The value of assets owned by Britons who die intestate has nearly doubled in just a year, which means that the estates of more and more people are being transferred to HM Treasury.

Where there is no Will naming a beneficiary and no next of kin can be found, any unclaimed assets are passed to the crown. Last year the state received £33.5 million from the estates of people who died intestate, up from £17 million the previous year. These unclaimed assets are predominantly smaller estates rather than assets owned by more wealthy people.

This could be a result of people’s completely wrong presumption that the assets they own have an insignificant value and deciding that writing a Will is not essential. Other cases may involve Wills that have not been updated to reflect the real value of a deceased person’s estate, or a lack of knowledge as to where the Will has been stored, assuming there is one. There is also a risk that the people listed as beneficiaries in the Will may have not survived the person writing it.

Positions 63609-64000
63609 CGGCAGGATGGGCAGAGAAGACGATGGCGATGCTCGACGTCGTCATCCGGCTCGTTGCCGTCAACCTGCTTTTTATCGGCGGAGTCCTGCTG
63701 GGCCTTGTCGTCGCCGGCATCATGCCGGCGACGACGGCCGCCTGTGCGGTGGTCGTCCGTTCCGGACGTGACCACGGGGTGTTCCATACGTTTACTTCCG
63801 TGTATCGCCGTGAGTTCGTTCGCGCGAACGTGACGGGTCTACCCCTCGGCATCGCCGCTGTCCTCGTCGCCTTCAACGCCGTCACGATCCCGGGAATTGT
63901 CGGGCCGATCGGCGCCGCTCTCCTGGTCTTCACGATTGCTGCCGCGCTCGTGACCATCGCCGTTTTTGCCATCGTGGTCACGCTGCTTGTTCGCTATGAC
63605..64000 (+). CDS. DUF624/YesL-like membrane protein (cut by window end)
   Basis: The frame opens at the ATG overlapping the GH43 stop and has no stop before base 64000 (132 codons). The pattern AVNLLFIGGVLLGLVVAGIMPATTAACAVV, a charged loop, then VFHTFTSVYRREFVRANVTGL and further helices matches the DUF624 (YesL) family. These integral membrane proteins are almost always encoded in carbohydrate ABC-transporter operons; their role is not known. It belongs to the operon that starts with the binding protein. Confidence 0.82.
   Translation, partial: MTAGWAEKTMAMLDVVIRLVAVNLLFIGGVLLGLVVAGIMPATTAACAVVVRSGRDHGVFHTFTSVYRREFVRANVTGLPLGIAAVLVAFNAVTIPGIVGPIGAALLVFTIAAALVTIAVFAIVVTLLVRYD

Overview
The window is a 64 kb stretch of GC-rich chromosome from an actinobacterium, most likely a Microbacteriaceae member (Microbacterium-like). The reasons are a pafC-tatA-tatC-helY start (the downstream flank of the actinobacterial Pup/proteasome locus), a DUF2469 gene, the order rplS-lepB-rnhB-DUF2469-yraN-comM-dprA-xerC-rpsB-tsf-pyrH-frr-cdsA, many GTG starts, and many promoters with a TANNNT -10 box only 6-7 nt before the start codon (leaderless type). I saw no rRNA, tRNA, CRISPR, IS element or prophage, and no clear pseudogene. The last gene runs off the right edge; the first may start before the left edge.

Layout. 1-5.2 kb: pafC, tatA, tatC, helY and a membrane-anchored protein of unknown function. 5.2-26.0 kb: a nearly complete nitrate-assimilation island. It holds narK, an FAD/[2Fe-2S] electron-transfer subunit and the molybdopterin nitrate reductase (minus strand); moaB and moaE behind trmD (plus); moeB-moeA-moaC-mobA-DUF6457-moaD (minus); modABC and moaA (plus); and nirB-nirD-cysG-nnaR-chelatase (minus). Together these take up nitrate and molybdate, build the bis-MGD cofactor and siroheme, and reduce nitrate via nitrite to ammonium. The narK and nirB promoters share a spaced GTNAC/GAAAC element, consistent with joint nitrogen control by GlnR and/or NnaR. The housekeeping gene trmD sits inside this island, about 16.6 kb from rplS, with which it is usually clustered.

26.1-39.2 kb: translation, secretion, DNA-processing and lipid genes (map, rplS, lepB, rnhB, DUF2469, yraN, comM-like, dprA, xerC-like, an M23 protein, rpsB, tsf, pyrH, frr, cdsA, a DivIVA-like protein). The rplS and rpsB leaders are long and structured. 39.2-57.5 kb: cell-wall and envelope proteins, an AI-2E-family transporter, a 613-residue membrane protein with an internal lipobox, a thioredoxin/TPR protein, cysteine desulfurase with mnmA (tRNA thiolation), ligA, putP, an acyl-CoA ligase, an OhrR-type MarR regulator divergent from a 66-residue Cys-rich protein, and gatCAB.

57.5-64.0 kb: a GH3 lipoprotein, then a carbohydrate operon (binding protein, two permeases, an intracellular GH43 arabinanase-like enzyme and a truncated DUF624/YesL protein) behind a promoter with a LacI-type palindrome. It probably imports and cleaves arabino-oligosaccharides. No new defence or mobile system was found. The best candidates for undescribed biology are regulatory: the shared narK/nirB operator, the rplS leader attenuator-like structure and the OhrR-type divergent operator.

Data from the Legal Services Commission shows that more than one in six people in Britain die without recording their final wishes – how sad is that.

Research shows that currently 58% of UK adults don’t have a Will, don’t be one of them.  Until your Will is signed and witness, you will die intestate and risk giving everything you’ve worked hard for all your life to the State.

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